Took me a couple of days to scare up a copy of this article (don't worry if you don't have a copy either, the interesting reading will come later when something actually happens as a result of this head-butting). There was a quote in there though that raised my eyebrows. Allan Adler, VP for legal and governmental affairs at the Association of American Publishers (the folks who are leaning on UC San Diego) said,
"he objects even to the notion of electronic reserves. This is not the old days, he said, when one copy of a reading was at the library, and students had to hike there to read it."
"We are talking about putting materials in digital form onto a library server, and then allowing students to have access to it as they choose, including in many instances the ability to download and print copies," he said. "That's not the same thing as traditional reserves."
And of course you know why this quote bothers me, since traditional reserves just don't work for distance students. And I'm sorry, but couldn't students always make photocopies of reserves material? I know I did.
Here at the U of C we do ask for explicit permission to digitize every single thing that goes into our electronic reserves. And we often pay for the privilege of digitizing. Of course Canada also doesn't have "fair use"...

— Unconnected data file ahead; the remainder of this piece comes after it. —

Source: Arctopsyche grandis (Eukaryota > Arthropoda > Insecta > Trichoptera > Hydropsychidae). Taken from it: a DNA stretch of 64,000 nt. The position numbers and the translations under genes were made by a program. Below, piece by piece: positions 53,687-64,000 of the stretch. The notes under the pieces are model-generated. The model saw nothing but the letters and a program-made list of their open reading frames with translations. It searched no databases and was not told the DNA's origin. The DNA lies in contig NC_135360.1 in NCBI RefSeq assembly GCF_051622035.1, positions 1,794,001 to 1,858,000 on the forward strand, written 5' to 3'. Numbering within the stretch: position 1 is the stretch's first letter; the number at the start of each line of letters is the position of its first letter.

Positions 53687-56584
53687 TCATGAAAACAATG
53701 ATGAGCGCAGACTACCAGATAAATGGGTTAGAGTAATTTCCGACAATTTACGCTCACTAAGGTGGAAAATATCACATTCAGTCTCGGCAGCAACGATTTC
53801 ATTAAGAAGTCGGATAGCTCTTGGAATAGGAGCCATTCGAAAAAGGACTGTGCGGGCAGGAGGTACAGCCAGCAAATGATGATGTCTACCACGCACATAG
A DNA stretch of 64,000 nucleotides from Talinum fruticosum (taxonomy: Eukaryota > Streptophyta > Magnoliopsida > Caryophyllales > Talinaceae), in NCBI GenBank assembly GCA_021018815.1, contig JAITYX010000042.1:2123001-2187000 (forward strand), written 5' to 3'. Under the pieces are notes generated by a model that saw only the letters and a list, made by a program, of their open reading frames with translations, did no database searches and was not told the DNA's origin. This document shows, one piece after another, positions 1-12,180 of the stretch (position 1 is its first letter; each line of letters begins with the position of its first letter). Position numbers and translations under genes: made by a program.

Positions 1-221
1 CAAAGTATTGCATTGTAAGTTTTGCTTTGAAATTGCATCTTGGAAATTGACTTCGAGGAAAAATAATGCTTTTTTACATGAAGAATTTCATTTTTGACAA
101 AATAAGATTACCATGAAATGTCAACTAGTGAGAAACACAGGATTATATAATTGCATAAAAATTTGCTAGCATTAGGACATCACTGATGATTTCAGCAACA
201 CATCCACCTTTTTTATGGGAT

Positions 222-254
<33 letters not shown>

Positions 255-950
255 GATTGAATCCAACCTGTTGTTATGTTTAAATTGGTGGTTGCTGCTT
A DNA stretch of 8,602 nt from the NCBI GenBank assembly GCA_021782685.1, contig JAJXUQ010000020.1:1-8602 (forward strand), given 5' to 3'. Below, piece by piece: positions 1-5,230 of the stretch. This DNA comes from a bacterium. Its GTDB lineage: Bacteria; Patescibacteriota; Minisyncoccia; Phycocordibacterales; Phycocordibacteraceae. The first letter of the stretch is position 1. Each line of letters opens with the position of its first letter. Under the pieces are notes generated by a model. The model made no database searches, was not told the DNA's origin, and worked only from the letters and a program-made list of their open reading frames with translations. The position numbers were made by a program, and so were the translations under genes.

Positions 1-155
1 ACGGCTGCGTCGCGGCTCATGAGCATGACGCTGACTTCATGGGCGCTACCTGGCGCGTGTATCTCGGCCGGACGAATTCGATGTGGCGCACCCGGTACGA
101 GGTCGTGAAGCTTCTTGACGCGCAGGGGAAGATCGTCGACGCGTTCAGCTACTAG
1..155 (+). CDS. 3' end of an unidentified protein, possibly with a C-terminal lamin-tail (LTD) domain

Legal Battle Brews Over Texts on Electronic Reserve at U. of California Libraries The Chronicle Of Higher Ed Reports (sorry, subs only) Publishers are objecting to an electronic reserve system at the University of California in which libraries scan portions of books and journals and make them available free online to students. In recent months, lawyers for the Association of American Publishers have sent letters to the university that object to the use of electronic reserves on the San Diego campus. The publishers say that the use of electronic reserves is too extensive, violating the "fair use" doctrine of copyright law and depriving them of sales. "They clearly had a lawsuit in mind when they started contacting our office," said Mary MacDonald, a lawyer for the university system. "Their position was that the 'evidence' showed that we weren't following fair-use guidelines, that this was a national issue, and that the set of facts gave them a good platform from which to take legal action."